In interviews, Bartholl explained that at the beginning he was just fascinated by the power of an image: a small data container plugged in the wall, in public space, and a person trying to access it with her own device. He invited people to participate by dropping files in and taking files out, installing their own dead drop and sending the GPS coordinates to Bartholl. As in many collaborative projects, he wasn’t particularly confident about people’s participation, and he believed that the project was conceptually strong enough even in the shape of a small, five-nodes network. But people liked the idea, and as I’m typing on my keyboard today, the online database features almost 1500 registered dead drops for a total storage space of 9891 gigabytes. I installed my own a while ago and I’ve noticed some others along the years, and I’ve always been fascinated by the precariousness of these tiny, rusty artifacts. I’ve never seen anybody plugging in, and probably most of them are almost empty, or out of work. But they are, still, extremely powerful as an image.

Message in a Bottle

“A Dead Drop is a naked piece of passively powered Universal Serial Bus technology embedded into the city, the only true public space. In an era of growing clouds and fancy new devices without access to local files we need to rethink the freedom and distribution of data. The Dead Drops movement is on its way for change! Free your data to the public domain in cement! Make your own Dead Drop now! Un-cloud your files today!!!” Aram Bartholl, “The Dead Drops Manifesto”, 2010 [2]

The dead drops network emerged in an age that saw a major shift in the general perception of the internet as a public space. Widespread Wi-Fi access, the massive adoption of social networking sites, and the advent of smartphones made people start to think about the internet as a new public space, with no physical boundaries and infrastructure, where data can be shared and taken easily and seamlessly. The metaphor of the cloud, already used in the Nineties to describe the internet, became more and more popular in the late 2000s, when cloud computing emerged – further reinforcing the idea of an immaterial public space and eroding the difference between public and private, local and shared. As Annet Dekker wrote in 2008:

……

READ ON FULL ESSAY HERE

Tagged with:

Keepalive

August 26, 2015

Full project page here!!  –> http://www.datenform.de/keepalive-eng.html

DSC01617

keepalive-survival-guides-5.

 

Keepalive

Aram Bartholl 2015
permanent outdoor installation
material:  rock, steel, router, usb-key, thermoelectric generator, fire, software, PDF database
size: 100 x 110 x 90 cm

at Landart Kunstverein Springhornhof Neuenkirchen, Niedersachsen, Germany
commissioned by Center for Digital Cultures, Leuphana University Lüneburg
curated by Andreas Broeckmann, Leuphana Arts Program

inauguration: Sunday, August 30, 2015, 11:00 am at Springhornhof

The boulder from the region Neuenkirchen, Niedersachsen contains a thermoelectric generator which converts heat directly  into electricity. Visitors are invited to make a fire next to the boulder to power up the wifi router in the stone which then reveals a large collection of PDF survival guides.  The piratebox.cc inspired router which is NOT connected to the Internet offers the users to download the guides and upload any content they like to the stone database .  As long as the fire produces enough heat the router will stay switched on. The title Keepalive refers to a technical network condition where two network endpoints send each other ’empty’ keepalive messages to maintain the connection. https://en.wikipedia.org/wiki/Keepalive   To visit the piece please arrange an appointment with Springhornhof.de.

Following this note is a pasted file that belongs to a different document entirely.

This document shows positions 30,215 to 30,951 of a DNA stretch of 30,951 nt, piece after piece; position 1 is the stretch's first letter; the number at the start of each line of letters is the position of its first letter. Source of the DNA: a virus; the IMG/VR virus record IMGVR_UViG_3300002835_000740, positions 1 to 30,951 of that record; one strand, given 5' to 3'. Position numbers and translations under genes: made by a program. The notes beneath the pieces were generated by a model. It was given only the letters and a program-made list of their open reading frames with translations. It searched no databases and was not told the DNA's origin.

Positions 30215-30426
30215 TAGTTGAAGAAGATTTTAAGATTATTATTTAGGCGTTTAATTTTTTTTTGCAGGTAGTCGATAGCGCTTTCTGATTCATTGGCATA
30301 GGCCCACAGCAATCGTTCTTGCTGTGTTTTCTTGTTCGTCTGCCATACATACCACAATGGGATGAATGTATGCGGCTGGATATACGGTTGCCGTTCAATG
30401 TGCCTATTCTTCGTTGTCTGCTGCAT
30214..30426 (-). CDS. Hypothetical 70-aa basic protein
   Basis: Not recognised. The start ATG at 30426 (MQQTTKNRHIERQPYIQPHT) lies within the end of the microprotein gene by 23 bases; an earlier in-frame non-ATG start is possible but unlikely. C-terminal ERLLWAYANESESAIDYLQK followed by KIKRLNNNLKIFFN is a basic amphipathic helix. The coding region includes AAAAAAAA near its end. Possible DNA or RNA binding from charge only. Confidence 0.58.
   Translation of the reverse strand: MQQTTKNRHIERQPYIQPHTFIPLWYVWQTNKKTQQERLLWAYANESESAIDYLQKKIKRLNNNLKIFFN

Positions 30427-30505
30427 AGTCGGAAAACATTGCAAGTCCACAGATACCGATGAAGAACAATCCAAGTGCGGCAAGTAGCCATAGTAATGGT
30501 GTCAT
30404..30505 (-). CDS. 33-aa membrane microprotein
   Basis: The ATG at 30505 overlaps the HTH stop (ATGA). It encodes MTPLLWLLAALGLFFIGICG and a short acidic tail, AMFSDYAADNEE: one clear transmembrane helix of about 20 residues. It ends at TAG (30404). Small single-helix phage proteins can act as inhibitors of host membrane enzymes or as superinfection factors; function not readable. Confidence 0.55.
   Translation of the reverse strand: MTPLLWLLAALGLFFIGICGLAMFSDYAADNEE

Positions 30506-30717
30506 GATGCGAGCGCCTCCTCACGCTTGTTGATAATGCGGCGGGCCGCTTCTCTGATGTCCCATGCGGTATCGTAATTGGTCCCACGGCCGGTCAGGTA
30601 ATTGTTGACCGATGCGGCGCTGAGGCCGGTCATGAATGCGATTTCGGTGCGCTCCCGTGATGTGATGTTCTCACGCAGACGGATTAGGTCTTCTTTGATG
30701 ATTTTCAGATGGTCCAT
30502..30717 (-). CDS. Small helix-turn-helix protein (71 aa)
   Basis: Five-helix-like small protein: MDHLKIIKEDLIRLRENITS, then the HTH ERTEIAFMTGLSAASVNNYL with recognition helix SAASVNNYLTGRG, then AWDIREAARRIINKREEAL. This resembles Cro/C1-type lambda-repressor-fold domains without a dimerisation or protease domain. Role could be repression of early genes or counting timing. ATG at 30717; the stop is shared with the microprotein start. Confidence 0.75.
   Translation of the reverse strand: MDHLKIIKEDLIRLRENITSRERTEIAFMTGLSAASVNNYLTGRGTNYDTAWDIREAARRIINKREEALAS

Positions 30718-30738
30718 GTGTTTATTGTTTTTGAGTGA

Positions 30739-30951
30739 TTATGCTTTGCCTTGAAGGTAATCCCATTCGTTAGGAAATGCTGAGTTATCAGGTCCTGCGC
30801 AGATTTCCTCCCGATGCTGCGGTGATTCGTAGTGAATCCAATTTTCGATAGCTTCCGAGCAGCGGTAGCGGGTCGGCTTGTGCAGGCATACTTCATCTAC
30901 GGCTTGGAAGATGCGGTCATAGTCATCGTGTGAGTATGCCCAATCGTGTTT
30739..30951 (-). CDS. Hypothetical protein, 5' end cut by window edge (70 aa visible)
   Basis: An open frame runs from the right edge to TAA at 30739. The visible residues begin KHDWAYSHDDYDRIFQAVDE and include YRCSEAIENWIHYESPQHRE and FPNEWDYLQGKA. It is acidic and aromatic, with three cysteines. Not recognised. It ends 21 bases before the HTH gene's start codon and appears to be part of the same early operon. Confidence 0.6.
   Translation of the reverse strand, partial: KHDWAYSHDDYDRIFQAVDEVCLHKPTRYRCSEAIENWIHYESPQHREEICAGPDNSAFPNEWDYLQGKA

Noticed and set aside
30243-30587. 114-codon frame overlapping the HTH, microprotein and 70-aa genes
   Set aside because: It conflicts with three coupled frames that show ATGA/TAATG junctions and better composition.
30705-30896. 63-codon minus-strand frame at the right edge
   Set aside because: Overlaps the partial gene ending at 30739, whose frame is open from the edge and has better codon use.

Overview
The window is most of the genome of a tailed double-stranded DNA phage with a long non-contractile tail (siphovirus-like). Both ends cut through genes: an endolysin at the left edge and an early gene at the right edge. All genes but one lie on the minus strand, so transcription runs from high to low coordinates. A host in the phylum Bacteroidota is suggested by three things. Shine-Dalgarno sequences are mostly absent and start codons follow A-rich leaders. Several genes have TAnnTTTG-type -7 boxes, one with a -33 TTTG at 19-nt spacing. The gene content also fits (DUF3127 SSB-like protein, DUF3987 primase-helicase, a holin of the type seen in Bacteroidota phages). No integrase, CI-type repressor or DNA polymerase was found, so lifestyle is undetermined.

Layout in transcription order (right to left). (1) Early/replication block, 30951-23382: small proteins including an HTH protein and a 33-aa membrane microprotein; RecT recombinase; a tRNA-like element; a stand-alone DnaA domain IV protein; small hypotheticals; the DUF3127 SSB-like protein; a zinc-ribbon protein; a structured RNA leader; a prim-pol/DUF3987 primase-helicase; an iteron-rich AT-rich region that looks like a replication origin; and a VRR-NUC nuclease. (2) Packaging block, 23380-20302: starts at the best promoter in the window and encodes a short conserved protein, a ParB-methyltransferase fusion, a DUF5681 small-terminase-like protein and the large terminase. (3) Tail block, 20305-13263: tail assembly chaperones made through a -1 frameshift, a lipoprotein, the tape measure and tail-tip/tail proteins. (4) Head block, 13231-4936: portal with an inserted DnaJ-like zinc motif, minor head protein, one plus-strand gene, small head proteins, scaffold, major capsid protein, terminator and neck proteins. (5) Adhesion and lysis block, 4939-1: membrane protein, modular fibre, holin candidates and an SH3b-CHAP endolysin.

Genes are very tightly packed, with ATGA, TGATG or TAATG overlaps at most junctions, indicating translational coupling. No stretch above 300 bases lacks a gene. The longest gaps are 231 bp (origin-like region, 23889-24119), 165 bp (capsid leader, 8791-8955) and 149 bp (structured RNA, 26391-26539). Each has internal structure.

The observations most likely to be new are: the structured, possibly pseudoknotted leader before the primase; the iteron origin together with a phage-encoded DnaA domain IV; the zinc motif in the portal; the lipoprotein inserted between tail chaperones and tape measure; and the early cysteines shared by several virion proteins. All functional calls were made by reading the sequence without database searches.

The project “Keepalive” by Aram Bartholl was realised in the context of the research project “Art and Civic Media”, as part of the Innovation Incubator Lüneburg, a large EU project funded by the European Fund for Regional Development and the Germna State of Lower Saxony.

 

Press
http://hyperallergic.com/231483/fire-up-a-wifi-router-hidden-inside-a-rock/

Official Invitation (german)
http://springhornhof.de/aram-bartholl-keepalive/

Pictures
https://www.flickr.com/photos/bartholl/sets/72157655953293283

keepalive-flickrset

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You are warmly invited to the Keepalive opening on Sunday, 30th of August 2015

11.00 a.m. Meeting point at Kunstverein Springhornhof
Leave for Hartböhn by car (approx. 10 min) or by bicycle (approx. 20 min, rental bikes are available)

11.30 a.m.
Greeting: Prof. Dr. Martin Warnke (Chair of Art Association)
In discussion: Andreas Broeckmann (Leuphana Arts Program) & Aram Bartholl

Afterwards
Food, drinks and data sharing at the campfire

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“Keepalive” by Aram Bartholl (*1972 in Bremen) looks just like a normal rock from the outside. There is no sign that the stone, which lies inconspicuously in Lüneburger Heide on the edge of idyllic Hartböhn, contains hundreds of digital books. An internal thermoelectric generator and WiFi router must be activated by a lighting a fire under the rock before an electronic survival guide library can be accessed. Data and text can also be added by smartphone or laptop.

Media artist Aram Bartholl works with paths of knowledge and information communication that work against the developments of the digital age and question our handling of data. In this and other projects, he undermines power structures and control mechanisms in the use of internet services and data transmission, mostly through the introduction of a random, uncontrollable element.

In “Keepalive” the stone itself becomes the data medium. In a very archaic, but at the same time clandestine manner, information can be exchanged only locally — in contrast to networked servers, services and clouds worldwide, this rock is not connected to the internet. You have to get close to nature in the countryside, find the stone and make a fire to activate the data source. Anyone can do it once they have found out the exact location of the stone from either the nearby Kunstverein Springhornhof or another source.

Following the advice in the survival guides prepares you — this is the promise at least — for solo survival in the chaotic world of computer programming as much as for solo survival in the wilderness. “Keepalive” examines what “survival” really means and sounds out our true needs. The work resists the centralising forces of the Internet, raises questions about the democracy of knowledge management and ignites an autonomy backlash.” (Jennifer Bork)

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The “Keepalive” project by Aram Bartholl was created in conjunction with the research project “Art and Civic Media” as part of Innovations-Inkubators Lüneburg, a major EU project supported by the European Regional Development Fund and the State of Lower Saxony.